It is necessary to discuss drugs and alcohol. It's critical that the issue of drugs and alcohol be resolved and discussed in children's life at a young age, so parents should be aware of them and describe their damaging effects on the body as well as their legal implications, as well as teens who are aware of the perils of addiction. They are 50% less likely to get hooked if they are raised by their parents. Children should learn about their parents' attitudes against drug and alcohol use, and discuss how their parents refused to use drugs or alcohol when they were younger.

It's important to be aware of the materials that could be misused at home. Many children may resort to using the home medicine cabinet to obtain some prescribed medicines in those days, and it's worth noting that many children have been exposed to the misuse of medical medicines without being taught, so parents should be aware of what's in their locker and lock it if necessary.

When it Comes to The Dangers of Addiction, There Are a lot of Them

  • Lung disorders. Cancer.
  • Hepatitis B and C are two types of hepatitis.
  • Strokes.
  • Some mental disorders.
  • HIV (Human Immunodeficiency Virus) is a virus that causes (AIDS).
  • Problems with the heart and vascular disease.

Many people with addiction begin to notice health concerns as a result of their addiction, and we often discover these problems when performing imaging exams, chest x-rays, and blood tests, which can have long-term harmful impacts throughout the body.

It is well known that tobacco smoke can cause a variety of cancers, and that methamphetamine can cause serious dental problems, in addition to opiates that can cause death if taken in excess, and that some of these narcotic drugs, particularly inhaled drugs, can damage or destroy nerve cells in the brain or peripheral nervous system, and that addiction can have a variety of other far-reaching consequences.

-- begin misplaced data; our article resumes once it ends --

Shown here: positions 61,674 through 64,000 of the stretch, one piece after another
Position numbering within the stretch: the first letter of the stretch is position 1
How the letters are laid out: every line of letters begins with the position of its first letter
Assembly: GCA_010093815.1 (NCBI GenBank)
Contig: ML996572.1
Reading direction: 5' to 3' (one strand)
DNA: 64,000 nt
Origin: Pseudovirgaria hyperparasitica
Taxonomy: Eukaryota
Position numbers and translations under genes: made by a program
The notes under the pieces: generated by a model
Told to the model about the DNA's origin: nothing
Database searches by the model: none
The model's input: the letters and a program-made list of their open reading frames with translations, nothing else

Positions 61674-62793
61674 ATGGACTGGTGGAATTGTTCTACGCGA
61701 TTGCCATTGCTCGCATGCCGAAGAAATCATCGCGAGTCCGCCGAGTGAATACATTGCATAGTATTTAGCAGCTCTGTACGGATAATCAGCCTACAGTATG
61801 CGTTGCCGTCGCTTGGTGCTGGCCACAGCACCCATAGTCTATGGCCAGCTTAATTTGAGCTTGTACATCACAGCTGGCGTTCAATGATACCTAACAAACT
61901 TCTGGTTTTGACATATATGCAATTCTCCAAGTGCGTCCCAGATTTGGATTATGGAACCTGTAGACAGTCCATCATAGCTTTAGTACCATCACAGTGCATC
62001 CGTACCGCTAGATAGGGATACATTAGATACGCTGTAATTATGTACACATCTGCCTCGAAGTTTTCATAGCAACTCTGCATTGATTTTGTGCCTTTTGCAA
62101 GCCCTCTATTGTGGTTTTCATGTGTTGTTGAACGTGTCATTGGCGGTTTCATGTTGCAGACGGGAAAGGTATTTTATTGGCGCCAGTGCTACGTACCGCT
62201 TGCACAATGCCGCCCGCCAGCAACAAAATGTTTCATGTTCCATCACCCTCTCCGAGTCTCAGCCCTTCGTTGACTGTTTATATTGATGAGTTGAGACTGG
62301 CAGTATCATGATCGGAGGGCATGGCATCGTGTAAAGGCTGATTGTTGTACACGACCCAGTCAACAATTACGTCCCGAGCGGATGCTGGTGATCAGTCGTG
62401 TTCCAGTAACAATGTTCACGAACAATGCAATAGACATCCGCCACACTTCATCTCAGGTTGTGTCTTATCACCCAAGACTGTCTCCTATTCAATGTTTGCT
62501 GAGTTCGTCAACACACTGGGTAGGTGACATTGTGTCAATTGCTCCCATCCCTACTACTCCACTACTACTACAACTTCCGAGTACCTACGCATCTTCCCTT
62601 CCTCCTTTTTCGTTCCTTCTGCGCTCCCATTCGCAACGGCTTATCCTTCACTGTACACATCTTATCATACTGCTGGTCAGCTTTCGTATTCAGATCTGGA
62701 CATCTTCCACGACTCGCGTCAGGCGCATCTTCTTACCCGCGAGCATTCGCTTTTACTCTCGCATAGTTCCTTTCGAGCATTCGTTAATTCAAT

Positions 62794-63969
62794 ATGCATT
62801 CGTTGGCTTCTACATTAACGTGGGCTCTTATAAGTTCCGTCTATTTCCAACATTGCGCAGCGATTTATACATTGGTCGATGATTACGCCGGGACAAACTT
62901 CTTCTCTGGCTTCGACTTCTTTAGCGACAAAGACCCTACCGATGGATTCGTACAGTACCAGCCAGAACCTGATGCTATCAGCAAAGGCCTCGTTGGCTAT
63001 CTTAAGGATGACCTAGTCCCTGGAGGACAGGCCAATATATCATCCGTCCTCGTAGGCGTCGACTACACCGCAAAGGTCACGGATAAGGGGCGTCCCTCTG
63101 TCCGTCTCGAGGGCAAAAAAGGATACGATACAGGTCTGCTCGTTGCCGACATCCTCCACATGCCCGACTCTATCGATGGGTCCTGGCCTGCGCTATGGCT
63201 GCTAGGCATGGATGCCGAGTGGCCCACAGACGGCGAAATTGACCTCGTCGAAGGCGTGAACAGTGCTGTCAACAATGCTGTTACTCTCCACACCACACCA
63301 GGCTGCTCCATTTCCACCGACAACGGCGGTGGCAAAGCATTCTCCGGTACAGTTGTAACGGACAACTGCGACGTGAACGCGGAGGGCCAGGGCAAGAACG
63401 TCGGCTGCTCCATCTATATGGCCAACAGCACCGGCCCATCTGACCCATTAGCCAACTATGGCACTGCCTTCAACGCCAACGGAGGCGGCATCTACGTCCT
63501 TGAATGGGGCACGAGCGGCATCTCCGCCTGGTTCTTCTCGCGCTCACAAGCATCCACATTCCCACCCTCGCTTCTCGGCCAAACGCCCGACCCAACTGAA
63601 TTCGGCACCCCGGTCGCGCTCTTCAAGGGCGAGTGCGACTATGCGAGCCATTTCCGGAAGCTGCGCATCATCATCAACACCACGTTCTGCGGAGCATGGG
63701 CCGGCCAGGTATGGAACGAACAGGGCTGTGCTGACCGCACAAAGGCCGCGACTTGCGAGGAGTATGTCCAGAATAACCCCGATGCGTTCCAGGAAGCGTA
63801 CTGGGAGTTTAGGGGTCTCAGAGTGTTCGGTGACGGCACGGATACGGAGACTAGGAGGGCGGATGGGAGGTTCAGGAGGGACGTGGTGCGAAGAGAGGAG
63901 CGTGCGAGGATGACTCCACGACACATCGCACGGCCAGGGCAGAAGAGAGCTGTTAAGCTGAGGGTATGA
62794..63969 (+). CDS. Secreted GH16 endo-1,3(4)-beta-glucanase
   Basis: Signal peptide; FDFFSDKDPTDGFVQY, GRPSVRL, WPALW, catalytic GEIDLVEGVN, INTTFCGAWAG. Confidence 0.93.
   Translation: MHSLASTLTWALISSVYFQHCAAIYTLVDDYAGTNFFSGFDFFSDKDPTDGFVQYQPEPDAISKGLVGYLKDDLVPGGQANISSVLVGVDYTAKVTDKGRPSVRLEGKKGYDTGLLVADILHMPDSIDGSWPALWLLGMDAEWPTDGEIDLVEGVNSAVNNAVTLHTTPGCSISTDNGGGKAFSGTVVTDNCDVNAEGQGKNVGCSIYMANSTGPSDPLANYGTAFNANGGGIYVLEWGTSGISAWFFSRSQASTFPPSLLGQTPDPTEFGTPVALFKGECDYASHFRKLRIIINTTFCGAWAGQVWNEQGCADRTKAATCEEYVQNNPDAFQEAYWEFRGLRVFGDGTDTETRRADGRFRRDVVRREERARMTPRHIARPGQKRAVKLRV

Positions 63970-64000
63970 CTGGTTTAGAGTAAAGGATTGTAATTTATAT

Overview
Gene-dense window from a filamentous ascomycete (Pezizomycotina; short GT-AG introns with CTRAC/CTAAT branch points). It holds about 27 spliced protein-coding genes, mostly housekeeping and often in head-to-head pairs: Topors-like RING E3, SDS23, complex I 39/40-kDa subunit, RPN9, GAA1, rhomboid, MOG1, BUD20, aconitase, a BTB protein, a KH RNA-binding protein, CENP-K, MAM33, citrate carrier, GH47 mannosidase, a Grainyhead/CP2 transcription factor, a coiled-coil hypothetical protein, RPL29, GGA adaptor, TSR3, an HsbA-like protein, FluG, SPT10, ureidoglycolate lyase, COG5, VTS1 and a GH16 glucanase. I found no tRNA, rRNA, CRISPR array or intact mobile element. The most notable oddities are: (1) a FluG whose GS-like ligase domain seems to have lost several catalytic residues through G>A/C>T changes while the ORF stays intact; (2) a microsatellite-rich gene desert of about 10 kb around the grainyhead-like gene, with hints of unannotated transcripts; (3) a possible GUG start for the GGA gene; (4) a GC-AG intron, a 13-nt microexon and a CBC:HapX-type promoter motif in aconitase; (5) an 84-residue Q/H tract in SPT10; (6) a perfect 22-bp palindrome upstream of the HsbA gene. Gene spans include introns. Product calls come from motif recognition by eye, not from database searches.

The Phenomena of Addiction

Addiction is defined as a person's inability to stop using a substance or engaging in a certain behaviour despite knowing that it causes psychological and bodily harm. There are two types of addiction: substance addiction and non-substance addiction, and the following are some examples of non-narcotic drug addiction:

  • Gambling addiction.
  • addiction to food
  • Internet addiction .
  • Addiction to video games.
  • Addiction to cell phones.

Symptoms of Addiction

There are many initial symptoms that appear on an addict, and through which it is possible to determine whether or not a person has already been addicted. Although the addict will frequently deny it and exhibit offensive behaviours, those symptoms will often appear clear, and the following is an explanation of those symptoms:

  • Workplace performance is poor.
  • Studying difficulties or poor grades.
  • There is an evident lack of energy required to carry out daily tasks.
  • When the addict is questioned about his drug use, he reacts defensively.
  • Weight loss and diversion from personal care and hygiene routines are two examples of obvious changes in appearance.
  • Inability to stop or reduce the amount of a substance consumed, while knowing that it can cause health or personal issues such as relationship or employment troubles.
  • Difficulties in social connections, which are frequently manifested by addicts' criticism of others.